As the Troubled Asset Relief Program winds down, post-mortems for the program are rolling in. According to Treasury Secretary Timothy Geithner, the bailout effort — which was launched by former President George W. Bush in 2008 and officially ended last month — will end up costing taxpayers a mere $50 billion, rather than the $350 billion that the Congressional Budget Office pegged it at last year.
In a Washington Post article, Geithner lays out what he calls the “Five myths about TARP,” including:
1. The TARP cost taxpayers hundreds of billions of dollars.
…[T]he cost of the TARP, which succeeded in reducing the overall economic damage, will be considerably lower than once feared. In fact, the direct budget cost of the program and our full investment in the insurer AIG is likely to come in well under $50 billion — $300 billion less than estimated by the Congressional Budget Office last year. And taxpayers are likely to receive an impressive return (totaling tens of billions) on the investments made under the TARP outside the housing market. …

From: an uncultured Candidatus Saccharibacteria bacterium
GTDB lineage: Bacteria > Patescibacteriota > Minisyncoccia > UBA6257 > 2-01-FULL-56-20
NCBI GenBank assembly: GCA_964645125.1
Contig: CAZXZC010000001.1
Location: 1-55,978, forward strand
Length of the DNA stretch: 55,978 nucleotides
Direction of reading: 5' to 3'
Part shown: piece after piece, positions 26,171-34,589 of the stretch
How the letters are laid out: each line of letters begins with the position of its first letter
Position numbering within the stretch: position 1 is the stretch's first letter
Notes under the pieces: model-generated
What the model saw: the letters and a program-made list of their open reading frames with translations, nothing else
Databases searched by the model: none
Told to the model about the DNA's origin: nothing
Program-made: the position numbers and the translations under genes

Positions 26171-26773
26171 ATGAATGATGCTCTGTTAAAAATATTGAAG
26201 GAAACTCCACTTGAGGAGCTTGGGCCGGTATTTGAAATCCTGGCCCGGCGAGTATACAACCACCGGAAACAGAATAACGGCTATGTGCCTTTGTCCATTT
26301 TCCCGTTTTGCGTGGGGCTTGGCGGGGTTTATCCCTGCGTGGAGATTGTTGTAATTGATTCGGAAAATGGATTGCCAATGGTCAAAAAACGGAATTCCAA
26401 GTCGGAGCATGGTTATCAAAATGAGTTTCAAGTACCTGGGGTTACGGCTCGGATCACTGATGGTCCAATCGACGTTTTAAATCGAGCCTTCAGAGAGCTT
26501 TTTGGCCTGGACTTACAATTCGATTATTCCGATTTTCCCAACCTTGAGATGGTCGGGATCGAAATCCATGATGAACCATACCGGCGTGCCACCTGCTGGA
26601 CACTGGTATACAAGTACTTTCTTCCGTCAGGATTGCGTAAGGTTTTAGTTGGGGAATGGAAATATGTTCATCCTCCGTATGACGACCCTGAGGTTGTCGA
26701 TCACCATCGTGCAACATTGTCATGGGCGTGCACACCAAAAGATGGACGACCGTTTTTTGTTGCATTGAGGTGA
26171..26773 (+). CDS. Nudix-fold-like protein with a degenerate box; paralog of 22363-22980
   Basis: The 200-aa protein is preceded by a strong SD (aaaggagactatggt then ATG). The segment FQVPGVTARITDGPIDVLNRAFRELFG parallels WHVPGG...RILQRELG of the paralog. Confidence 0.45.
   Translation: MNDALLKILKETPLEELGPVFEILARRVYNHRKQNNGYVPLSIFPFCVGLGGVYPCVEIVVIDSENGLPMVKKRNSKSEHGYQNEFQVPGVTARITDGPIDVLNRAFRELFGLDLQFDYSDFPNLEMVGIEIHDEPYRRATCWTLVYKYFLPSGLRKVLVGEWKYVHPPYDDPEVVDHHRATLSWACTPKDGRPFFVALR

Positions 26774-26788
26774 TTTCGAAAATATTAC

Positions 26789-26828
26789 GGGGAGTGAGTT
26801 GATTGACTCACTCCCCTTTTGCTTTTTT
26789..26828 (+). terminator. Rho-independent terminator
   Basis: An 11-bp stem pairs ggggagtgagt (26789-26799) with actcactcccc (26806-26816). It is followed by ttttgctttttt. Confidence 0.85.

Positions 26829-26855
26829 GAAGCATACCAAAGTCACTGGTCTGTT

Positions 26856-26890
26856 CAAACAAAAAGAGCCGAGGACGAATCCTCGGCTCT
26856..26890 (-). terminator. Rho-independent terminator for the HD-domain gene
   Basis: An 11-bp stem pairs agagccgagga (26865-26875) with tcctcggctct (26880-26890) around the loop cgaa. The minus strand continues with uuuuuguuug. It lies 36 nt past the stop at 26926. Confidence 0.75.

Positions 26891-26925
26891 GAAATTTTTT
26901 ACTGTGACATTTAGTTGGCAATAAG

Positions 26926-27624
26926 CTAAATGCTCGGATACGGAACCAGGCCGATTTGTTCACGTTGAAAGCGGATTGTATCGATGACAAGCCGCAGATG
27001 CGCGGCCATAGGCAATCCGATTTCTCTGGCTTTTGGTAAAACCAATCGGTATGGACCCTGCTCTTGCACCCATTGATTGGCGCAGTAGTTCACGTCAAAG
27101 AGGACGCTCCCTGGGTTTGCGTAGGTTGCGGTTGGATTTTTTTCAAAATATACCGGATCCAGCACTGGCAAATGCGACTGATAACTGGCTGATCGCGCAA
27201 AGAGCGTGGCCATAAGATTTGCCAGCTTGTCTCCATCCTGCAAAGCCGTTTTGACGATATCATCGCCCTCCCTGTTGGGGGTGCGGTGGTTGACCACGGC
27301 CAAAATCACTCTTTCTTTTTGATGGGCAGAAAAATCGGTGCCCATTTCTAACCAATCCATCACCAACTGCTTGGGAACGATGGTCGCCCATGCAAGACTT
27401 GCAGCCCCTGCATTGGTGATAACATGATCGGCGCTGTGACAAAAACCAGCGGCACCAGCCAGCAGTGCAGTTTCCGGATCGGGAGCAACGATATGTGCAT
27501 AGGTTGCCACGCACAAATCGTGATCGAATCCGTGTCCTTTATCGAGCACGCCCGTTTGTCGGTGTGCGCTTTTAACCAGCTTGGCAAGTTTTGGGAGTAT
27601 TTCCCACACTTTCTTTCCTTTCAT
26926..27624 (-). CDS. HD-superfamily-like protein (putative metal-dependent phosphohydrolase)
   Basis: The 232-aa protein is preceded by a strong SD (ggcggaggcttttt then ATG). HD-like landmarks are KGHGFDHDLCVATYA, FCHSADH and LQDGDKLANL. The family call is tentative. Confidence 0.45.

3. The TARP was a quick fix for the market meltdown but left our financial system weak.
The U.S. financial system has been completely overhauled and is in a much stronger position today than before the crisis. In fact, the weakest parts of the system are gone. Of the 15 largest financial institutions before the crisis, four are no longer independent entities. Five were forced to restructure. Two have altered their legal form and are subject to much stricter federal oversight. Ten have seen major changes in senior management and boards of directors.
Geither also writes that TARP helped prevent a “broader collapse and losses of millions more jobs and trillions more dollars in income and savings” and that, despite claims that the program is part of an effort by the government to “assert more government control over the economy,” the administration has focused on getting “out of the private sector as quickly as possible.”
Five myths about TARP, according to Treasury Secretary Tim Geithner [Washington Post]